This is part 8 of a series of posts about getting BIM data into Unity.
In this post, we’ll discuss IFC as a transfer format towards Unity.
As with the previous post, this is not a coding post, although hints and examples are provided.
Open BIM and IFC
Everybody who ever met me or heard me present on a conference or BIM-lecture will not be surprised to hear that I’m a strong believer in the Industry Foundation Classes (IFC), an open standard, with already two versions published as an ISO standard, being IFC2x2 and IFC4 (but surprisingly not IFC2x3 which is widely used). In the ideal world, this would be the format to use to transfer BIM data into another environment, such as Unity.
So what are our options?
Looking in the Unity Asset Store
Assimp is a library which supports multiple formats, including IFC.
I did a few attempts, but alas without any success. It is possible to compile the underlying assimp software library ourselves (and I succeeded to do so on my Mac), but in general, it failed with the different testing models I tried. Moreover, as this is only focusing on geometry, we still need alternatives to get the the model information at hand.
Writing a custom IFC import script from scratch
Yeah, right… And take a whole year or more to develop it… It is possible in theory (and a few smart people actually did this - but not directly for Unity). But with about thousand classes, data types and countless enumerations, this is a very expanded data scheme. You have two approaches: generating classes or objects directly from the specs or prepare all classes in advance. In both cases, people usually don’t write all IFC classes one by one, but parse the specs anyway.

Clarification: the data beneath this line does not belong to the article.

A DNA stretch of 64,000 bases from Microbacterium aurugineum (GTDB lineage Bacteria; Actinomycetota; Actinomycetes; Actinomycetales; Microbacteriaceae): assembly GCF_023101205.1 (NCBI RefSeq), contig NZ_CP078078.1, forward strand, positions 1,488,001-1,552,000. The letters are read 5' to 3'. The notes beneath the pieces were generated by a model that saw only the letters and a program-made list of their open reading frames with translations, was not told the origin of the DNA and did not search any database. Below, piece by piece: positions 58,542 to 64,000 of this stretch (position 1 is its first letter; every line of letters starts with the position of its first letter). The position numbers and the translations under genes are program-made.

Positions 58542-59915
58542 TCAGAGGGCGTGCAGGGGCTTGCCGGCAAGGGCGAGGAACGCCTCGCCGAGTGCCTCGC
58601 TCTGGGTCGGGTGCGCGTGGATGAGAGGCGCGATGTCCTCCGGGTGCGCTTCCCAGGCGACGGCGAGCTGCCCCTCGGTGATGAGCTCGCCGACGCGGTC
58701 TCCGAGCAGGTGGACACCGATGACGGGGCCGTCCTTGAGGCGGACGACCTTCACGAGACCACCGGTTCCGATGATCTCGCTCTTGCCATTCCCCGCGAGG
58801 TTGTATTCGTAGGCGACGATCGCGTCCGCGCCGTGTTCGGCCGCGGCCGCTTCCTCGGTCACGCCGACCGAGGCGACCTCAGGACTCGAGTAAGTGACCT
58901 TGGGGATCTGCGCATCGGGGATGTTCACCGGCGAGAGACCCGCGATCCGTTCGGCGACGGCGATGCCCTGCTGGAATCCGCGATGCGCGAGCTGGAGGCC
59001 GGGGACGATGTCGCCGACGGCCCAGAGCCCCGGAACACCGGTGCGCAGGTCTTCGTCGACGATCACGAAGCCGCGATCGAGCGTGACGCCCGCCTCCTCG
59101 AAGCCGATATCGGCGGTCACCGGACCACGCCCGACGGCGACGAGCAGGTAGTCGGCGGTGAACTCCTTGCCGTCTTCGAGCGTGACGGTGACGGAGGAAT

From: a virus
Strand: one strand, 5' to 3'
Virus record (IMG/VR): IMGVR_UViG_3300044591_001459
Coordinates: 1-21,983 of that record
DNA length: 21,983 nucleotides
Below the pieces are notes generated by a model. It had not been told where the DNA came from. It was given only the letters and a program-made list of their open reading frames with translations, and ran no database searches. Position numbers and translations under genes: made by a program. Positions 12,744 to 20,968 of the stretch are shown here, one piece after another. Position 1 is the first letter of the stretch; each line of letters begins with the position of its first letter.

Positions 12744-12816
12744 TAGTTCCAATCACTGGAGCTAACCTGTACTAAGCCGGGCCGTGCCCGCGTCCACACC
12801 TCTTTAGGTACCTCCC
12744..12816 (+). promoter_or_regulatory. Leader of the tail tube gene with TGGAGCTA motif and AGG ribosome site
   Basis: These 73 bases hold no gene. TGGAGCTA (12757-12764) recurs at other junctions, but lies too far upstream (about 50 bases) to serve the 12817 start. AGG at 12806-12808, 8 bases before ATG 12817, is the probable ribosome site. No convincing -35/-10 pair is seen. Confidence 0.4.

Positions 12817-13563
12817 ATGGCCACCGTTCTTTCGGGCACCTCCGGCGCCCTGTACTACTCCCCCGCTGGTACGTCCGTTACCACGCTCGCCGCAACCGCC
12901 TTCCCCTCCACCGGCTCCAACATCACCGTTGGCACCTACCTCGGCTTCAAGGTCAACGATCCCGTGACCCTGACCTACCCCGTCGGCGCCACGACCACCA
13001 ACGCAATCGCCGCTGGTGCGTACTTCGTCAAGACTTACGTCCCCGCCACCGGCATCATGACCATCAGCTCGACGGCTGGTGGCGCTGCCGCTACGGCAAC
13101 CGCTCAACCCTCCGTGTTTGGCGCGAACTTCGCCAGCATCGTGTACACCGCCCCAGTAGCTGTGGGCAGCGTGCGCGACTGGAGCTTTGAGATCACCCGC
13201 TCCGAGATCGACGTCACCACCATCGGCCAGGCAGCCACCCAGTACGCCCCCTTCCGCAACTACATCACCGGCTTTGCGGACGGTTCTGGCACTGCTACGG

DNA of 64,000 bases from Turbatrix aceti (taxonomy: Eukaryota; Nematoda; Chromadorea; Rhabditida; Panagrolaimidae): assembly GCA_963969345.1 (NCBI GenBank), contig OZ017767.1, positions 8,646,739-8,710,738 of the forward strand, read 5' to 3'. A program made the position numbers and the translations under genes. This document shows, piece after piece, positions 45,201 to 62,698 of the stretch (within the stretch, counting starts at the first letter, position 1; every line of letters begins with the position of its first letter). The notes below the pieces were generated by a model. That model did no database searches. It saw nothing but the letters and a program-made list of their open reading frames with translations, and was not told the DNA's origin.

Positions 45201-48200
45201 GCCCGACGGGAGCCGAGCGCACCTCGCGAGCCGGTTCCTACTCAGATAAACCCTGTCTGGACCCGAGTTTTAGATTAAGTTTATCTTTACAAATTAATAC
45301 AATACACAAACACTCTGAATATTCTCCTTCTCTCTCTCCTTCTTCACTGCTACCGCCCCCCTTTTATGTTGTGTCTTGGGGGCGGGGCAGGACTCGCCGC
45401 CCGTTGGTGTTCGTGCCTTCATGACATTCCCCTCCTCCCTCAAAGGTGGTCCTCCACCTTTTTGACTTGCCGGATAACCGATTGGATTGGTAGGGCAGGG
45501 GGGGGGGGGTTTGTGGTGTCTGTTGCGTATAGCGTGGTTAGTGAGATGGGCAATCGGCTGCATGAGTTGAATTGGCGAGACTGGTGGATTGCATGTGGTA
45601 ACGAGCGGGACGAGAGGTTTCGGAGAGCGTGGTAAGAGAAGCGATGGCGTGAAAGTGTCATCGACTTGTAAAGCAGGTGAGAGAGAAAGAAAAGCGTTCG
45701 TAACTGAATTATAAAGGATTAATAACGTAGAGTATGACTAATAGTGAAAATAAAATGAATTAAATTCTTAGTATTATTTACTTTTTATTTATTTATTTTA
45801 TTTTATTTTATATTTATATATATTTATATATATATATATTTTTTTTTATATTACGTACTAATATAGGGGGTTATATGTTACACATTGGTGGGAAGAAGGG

Not from scratch then? Is there a library we can use?
Since Unity supports C#, we may want to look at .NET based libraries.
The two that come directly to mind are both open source: XBIM (the extensible BIM toolkit URL) and the libraries from Jon Mirtschin called Geometry Gym.
As it can be quiet involved to use them inside Unity, we postpone them for one of our next posts. Stay tuned.
Wrapping Native C++ Libraries
Libraries such as IfcOpenShell (http://ifcopenshell.org) and IfcEngine.dll (http://www.ifcbrowser.com) seem to be supported for .NET development, but that is implemented as .NET (not mono) wrappers around native C++ libraries and as such only supported on the Windows-platform. Others, such as IfcPlusPlus (http://www.ifcquery.com) or IFC-SDK (https://github.com/cstb/ifc-sdk) are pure C++ libraries. I discussed most of them in earlier posts on this blog, but due to the ever moving libraries and platform evolutions, will have to revise these posts in the future.
They can in theory be used when properly compiled as libraries, but you’d have to wrap them yourselves with C# code. And with a few hundred classes, this is not a small effort by far.